IAMs and CSOs Address COVID-19’s Impact on Communities’ Access to Justice
The COVID-19 pandemic has posed challenges in all aspects and sectors of life, including in the handling of complaints of harm caused by internationally financed projects. These challenges include communicating virtually with project-affected communities, many of whom have limited internet access, and monitoring progress on the implementation of remedial actions without being able to travel to project sites. Last month, representatives from 50 civil society organizations, including many members of the International Advocates’ Working Group, and the independent accountability mechanisms (IAMs) of 19 development finance institutions (DFIs) gathered for a virtual roundtable to discuss how to address these challenges as part of the 18th Annual Meeting of the Independent Accountability Mechanism Network (IAMNet).
In addition to discussing COVID-19-related challenges, this year’s gathering also focused on pre-existing issues that the pandemic has exacerbated, including shrinking civic space and unique barriers to access for marginalized communities. As in years past, the IAM-CSO Roundtable gave CSOs supporting communities the opportunity to share feedback with accountability professionals about the effectiveness of DFI accountability systems and potential areas for strengthening outcomes for affected communities.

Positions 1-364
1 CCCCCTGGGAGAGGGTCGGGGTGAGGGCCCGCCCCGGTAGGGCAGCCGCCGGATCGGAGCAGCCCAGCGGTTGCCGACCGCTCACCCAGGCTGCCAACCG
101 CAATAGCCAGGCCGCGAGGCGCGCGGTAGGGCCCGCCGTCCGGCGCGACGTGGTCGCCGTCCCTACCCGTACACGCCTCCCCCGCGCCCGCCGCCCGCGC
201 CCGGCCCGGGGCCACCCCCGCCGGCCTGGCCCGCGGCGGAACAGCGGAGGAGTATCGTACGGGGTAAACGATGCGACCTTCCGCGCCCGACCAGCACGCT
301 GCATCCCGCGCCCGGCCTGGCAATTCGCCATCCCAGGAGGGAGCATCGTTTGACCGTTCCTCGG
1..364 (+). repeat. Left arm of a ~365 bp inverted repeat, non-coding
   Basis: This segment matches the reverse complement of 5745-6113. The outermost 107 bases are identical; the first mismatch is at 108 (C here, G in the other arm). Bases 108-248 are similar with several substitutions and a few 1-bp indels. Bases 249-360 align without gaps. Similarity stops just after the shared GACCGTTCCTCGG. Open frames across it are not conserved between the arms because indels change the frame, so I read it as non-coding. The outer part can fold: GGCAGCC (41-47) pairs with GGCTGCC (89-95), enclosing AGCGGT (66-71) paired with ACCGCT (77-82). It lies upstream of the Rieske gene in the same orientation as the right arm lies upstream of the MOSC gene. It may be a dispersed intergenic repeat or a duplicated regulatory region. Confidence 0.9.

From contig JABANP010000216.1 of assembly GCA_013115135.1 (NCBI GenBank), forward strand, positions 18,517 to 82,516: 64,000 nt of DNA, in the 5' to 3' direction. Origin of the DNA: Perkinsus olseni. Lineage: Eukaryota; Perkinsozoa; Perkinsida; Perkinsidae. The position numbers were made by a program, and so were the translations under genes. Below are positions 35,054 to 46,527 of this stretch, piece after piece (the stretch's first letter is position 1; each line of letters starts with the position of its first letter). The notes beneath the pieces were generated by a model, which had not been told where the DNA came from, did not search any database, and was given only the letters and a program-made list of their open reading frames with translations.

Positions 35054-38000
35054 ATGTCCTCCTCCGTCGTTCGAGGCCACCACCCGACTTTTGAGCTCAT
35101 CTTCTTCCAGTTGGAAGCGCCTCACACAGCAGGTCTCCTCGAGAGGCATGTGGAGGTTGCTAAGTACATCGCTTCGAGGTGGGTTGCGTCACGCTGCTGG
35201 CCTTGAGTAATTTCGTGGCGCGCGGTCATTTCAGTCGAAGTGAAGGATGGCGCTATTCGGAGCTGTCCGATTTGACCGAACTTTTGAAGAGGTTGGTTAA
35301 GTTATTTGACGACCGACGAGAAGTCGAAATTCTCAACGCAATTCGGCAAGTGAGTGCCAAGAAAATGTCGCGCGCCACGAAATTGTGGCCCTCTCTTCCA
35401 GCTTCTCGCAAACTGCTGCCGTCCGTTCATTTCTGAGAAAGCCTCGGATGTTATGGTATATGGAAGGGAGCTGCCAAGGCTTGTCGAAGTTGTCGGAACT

Adapting Practice in Response to COVID-19
The COVID-19 pandemic has posed serious challenges to engaging with communities experiencing social and environmental harm as a result of internationally financed projects. This is true both for the IAMs handling their complaints and for the CSOs who support the communities during the process. In particular, restrictions on international travel have caused a major change in how both IAMs and CSOs interact with communities. Given that implementation of harmful projects has not stopped, and communities have ongoing unaddressed grievances, it has been crucial for IAMs and CSOs to adapt their work to ensure that communities still have access to justice. Participants discussed the benefits and drawbacks of virtual engagement and identified that providing technological support to communities will be an important part of work going forward, even beyond the pandemic.
One adaptation that some IAMs found effective was hiring local consultants to help with tasks that require boots on the ground, such as monitoring the implementation of commitments that DFIs have made to communities when there have been findings of noncompliance and harm. However, participants acknowledged that hiring good local consultants often comes with its own challenges. As travel opportunities open up for IAM and CSO staff, a top priority will be taking precautions to keep communities safe, particularly vulnerable groups who do not have access to vaccines.
Mitigating the Effects of Dwindling Civic Space